I would assume that foreign taxes have already been paid on accumulated profits. It would be a stretch, IMO, to assume that all of those taxes get a full offset, but perhaps is the case. But the 35% repatriation tax is sufficient to keep most all of those corporate earnings off shore. I think that it is just a matter of time before the government gets the message and makes adjustments such that the cash can come home to the USA where it can be put to use helping our workers and our economy. But for now the behind the scenes discussion continues, with Apple and other multinationals keeping up intense pressure on D.C. to make a constructive change.
"U.S. companies now owe U.S. taxes on all their profits.
They can claim credits for taxes paid to foreign governments and
defer U.S. taxation until they repatriate the money.
The administration wants to retain that “worldwide” tax
system. The administration proposal would make it harder for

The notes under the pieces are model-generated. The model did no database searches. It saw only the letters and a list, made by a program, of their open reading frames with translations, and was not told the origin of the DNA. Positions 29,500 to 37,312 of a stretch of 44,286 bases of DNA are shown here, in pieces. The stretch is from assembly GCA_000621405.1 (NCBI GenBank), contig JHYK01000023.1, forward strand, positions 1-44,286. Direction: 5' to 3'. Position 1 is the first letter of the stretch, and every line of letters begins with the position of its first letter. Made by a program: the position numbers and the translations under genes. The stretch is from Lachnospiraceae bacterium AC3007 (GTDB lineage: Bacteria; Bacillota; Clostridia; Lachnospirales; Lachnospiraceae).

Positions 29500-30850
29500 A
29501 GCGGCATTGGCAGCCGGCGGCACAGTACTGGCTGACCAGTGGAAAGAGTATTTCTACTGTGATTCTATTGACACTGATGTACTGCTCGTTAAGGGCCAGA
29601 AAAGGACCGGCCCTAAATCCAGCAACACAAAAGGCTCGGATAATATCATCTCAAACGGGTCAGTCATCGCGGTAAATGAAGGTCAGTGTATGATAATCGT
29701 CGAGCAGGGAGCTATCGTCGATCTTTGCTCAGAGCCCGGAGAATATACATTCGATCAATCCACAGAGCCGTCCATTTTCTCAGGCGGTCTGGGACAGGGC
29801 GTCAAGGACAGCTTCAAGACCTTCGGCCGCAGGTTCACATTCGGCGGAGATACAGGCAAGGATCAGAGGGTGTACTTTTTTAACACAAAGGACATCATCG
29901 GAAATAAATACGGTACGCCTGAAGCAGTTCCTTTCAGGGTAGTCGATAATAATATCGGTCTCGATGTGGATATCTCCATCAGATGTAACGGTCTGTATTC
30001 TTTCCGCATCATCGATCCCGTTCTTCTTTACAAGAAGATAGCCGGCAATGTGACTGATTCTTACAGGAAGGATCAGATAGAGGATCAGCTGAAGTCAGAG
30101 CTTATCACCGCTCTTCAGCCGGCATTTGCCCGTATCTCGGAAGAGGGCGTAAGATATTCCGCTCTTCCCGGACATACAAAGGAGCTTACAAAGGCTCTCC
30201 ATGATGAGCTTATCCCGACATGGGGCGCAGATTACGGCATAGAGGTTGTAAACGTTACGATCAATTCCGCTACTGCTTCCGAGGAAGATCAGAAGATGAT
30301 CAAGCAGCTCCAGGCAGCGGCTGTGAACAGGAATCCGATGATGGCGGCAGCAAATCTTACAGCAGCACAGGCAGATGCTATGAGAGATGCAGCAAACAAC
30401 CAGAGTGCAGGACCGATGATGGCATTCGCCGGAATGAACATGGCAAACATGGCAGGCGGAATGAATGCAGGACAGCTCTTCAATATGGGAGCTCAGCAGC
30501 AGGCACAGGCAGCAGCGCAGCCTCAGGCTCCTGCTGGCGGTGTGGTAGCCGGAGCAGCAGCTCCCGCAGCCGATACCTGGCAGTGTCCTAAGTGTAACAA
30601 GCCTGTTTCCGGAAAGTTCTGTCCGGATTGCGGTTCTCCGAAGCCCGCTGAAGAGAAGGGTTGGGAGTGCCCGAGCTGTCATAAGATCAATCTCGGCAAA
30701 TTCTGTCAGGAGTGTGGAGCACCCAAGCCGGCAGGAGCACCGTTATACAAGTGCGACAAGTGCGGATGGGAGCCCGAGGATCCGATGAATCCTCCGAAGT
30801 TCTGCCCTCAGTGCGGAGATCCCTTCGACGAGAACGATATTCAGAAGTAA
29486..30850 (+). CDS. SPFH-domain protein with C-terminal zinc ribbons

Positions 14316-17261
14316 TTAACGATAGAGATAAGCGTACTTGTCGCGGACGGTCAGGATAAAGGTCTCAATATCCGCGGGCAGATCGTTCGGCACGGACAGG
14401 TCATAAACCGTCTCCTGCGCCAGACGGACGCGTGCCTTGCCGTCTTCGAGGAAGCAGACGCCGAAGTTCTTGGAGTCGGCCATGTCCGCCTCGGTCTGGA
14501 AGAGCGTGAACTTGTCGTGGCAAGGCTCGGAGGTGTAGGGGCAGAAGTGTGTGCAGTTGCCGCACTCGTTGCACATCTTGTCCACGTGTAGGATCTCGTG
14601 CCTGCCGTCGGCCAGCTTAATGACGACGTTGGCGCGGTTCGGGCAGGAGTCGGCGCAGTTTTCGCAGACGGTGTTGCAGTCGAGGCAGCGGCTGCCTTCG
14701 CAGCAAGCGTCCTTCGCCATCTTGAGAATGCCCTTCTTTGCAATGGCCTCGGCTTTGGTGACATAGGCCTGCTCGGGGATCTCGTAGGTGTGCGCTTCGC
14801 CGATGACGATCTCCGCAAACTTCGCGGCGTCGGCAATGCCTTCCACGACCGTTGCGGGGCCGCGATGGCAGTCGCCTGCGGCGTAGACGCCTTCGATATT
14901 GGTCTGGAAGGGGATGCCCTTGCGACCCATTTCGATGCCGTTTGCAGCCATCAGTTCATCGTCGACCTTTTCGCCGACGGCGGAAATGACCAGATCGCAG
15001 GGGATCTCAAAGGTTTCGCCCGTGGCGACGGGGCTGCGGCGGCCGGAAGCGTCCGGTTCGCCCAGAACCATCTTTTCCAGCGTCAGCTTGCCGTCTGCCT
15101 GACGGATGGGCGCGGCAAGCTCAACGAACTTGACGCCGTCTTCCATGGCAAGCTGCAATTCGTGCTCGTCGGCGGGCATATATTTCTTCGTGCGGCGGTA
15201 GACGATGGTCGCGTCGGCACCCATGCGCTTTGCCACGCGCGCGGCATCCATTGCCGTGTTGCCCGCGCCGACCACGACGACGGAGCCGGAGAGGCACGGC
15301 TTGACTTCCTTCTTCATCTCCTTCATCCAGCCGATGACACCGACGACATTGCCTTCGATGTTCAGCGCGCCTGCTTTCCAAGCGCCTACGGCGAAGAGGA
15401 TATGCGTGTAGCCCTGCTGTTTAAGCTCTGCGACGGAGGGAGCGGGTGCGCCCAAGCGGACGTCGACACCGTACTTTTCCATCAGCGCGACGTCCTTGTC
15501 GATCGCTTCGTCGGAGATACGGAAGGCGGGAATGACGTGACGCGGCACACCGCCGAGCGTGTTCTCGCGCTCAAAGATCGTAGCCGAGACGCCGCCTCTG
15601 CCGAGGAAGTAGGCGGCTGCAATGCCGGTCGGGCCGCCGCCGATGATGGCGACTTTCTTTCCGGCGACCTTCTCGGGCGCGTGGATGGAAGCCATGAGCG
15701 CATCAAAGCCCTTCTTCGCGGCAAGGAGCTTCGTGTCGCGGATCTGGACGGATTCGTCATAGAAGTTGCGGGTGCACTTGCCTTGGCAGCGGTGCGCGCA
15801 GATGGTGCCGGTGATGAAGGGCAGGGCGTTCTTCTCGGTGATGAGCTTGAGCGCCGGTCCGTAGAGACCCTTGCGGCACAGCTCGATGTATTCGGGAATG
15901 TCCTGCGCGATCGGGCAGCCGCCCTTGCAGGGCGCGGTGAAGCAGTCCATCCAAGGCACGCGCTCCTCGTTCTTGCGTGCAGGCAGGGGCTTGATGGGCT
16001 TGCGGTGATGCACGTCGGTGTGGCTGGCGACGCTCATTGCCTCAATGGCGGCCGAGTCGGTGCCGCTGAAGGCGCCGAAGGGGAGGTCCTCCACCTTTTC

companies to defer income. In addition, the new framework
announced yesterday mentions adding a minimum tax on global
income, without providing details on how the tax would work."
"...........the Obama administration proposed a long-awaited cut in the top rate of U.S. corporate tax
from 35 per cent to 28 per cent. But the White House also disclosed
something more contentious. The administration is suggesting U.S.
companies’ foreign earnings should be subject to a “minimum tax”.
The current system for taxing earnings of foreign subsidiaries
controlled by U.S. companies is controversial and counterproductive.
Such foreign earnings are theoretically taxed at a 35 per cent rate if
brought back to the U.S., but not taxed at all by the U.S. as long as
these earnings are kept abroad.